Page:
Approximately 30 minutes of moderate to heavy rainfall along the East Coast of Demerara (ECD) early yesterday morning resulted in water accumulation at several locations. However, upper east coast villages like Hope, Dochfour, Two Friends, Ann’s Grove, Clonbrook, Greenfield and Beehive were the most affected.

Some yards had as much as eight inches of water when Stabroek News visited shortly after 11 am. The water is stagnant and residents said that it will take a few days to drain if the rain stops. One  Dochfour resident stated that there is little else they can do but wait.

The bridge to this flooded yard at Greenfield was afloat yesterday afternoon in the flood water.

“We na going to get a pump to pump nothing yet…de only way pump coming in here is if every yard get water and it raising,” the resident explained.

Early last week, when this newspaper had visited Dochfour, residents had pointed to overgrown drains in the area. They said that no work was being done to maintain the drainage system in the area and many felt that this was because Dochfour would soon be torn apart to accommodate the Hope Canal which is intended to drain the East Demerara Water Conservancy to the Atlantic Ocean.

Leela Doodnauth stands amidst her swapped acre of cash crops yesterday.

“Me na cleaning none drain by me self again,” one farmer declared,” because I paying me tax and still de people who getting pay to clean de drain na cleaning it.”

Patricia Sam, they said, is responsible for maintaining the drains along a section of the East Coast including Dochfour. While nearby areas like Two Friends and Hope have been cleaned, residents said, no work has been done on Dochfour. This newspaper was unable to locate Sam for a comment.

A flooded street at Dochfour yesterday morning after the early morning showers

“You know me,” another resident stated. “Since 2008 when we had de last big flood I de willing to talk but now me na want me name publish because it causing we too much trouble…when these government people know is who talking then dem giving de person hard card but me ah tell you this Patricia Sam wrote in de papers that she did so much work in Dochfour and up to now nobody na see no work do in this area.”

Many other residents made similar statements. Residents insisted that had drainage work been done in Dochfour then there would not have been an accumulation of water after only 30 minutes of rain.

Suraj Persaud stands among the stacked items in his lower flat apartment at Dochfour yesterday.

Suraj Persaud was forced to send his wife and three children to stay with relatives at Ogle after floodwater gushed into his home during the wee hours of yesterday morning. The man, who lives in a ground floor apartment, had to elevate his bed, stack furniture atop each other and place his gas cooker on higher ground to avoid water damage.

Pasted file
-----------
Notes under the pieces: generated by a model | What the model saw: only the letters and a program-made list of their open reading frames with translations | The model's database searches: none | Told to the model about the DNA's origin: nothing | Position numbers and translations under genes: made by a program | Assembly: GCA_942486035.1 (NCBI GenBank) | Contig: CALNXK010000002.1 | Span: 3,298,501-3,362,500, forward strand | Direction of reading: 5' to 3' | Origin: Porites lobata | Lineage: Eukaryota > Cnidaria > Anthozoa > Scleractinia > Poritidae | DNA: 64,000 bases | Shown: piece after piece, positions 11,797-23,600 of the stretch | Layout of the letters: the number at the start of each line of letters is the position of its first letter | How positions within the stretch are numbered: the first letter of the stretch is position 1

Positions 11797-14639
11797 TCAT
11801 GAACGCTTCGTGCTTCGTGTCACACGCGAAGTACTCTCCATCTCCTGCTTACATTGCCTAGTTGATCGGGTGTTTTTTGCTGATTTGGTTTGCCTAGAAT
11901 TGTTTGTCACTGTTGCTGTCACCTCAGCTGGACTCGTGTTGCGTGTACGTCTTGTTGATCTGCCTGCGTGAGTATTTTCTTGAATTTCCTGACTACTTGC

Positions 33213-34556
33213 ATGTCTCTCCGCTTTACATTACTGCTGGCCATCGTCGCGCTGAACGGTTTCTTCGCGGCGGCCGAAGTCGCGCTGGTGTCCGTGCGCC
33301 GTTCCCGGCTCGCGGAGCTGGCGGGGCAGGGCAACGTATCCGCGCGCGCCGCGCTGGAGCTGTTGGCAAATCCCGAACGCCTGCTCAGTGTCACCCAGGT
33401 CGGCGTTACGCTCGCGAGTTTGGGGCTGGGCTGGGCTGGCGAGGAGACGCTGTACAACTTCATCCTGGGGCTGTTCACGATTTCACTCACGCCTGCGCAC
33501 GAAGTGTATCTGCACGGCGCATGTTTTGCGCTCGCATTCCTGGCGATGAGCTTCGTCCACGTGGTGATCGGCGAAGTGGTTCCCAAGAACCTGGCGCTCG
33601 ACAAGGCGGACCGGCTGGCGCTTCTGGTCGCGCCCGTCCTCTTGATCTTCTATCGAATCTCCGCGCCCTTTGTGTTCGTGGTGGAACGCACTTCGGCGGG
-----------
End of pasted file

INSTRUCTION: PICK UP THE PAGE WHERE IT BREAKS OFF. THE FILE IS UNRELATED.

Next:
For some, like Suraj, the water receded from inside their homes leaving behind a rank smell. But it remains in yards and has caused the waste from latrines to overflow. Four bags of cement, which Persaud said he’d stored to build an indoor toilet for his ailing mother, were damaged by the water.

This clump of greenery is actually a main Drainage Canal behind Dochfour which is overgrown with vegetation.

“I am tired of this thing,” Persaud said, “same thing happen last time we get flood…I only hoping the rain don’t keep falling for real cause then is when the water level going to go sky high fuh real.”

Several acres of cash crops have also been affected by the rise in the water level at Dochfour. Leela Doodnauth and Nazim Alli lost thousands of dollars worth in bora, squash and other vegetables.

“First we suffer to get water,” Doodnauth said, “and now we getting too much water…de government like they going to have to give we El Nino and flood relief one time.” Alli, Doodnauth and many other Dochfour residents depend on their crops for a living. Without their vegetables to generate an income they will be in a bad state for the next few months.

At a recent press conference – which outlined the comprehensive plan of response to the current midyear rainy season involving the National Drainage and Irrigation Authority (NDIA) and other D&I organizations – Minister of Agriculture Robert Persaud had announced that just over $305M would be spent.

In Region Four, which includes all the affected areas listed above, Persaud had said that $46M would be expended to deal with issues. The NDIA, according to Persaud, was excavating 48 miles of drainage channels in Golden Grove/Victoria, Mon Repos, Cove and John, Enterprise and Hope.

An inlet channel at Greenfield, he’d also said, was being dredged and mechanical excavation of that channel was also being done.

Despite these works several Greenfield residents were seen pumping water from their yards. Inches of water were also in Clonbrook and Ann’s Grove yards.

“Well,” a Greenfield resident said, “it look like we back to square one again.”

The water, he explained, would recede from Greenfield within a few hours once there was no rain. More rain, the resident said, and the high tide would spell disaster for the area.

Several attempts made yesterday to contact NDIA Chief Executive Officer, Lionel Wordsworth for a comment on the current situation were futile.

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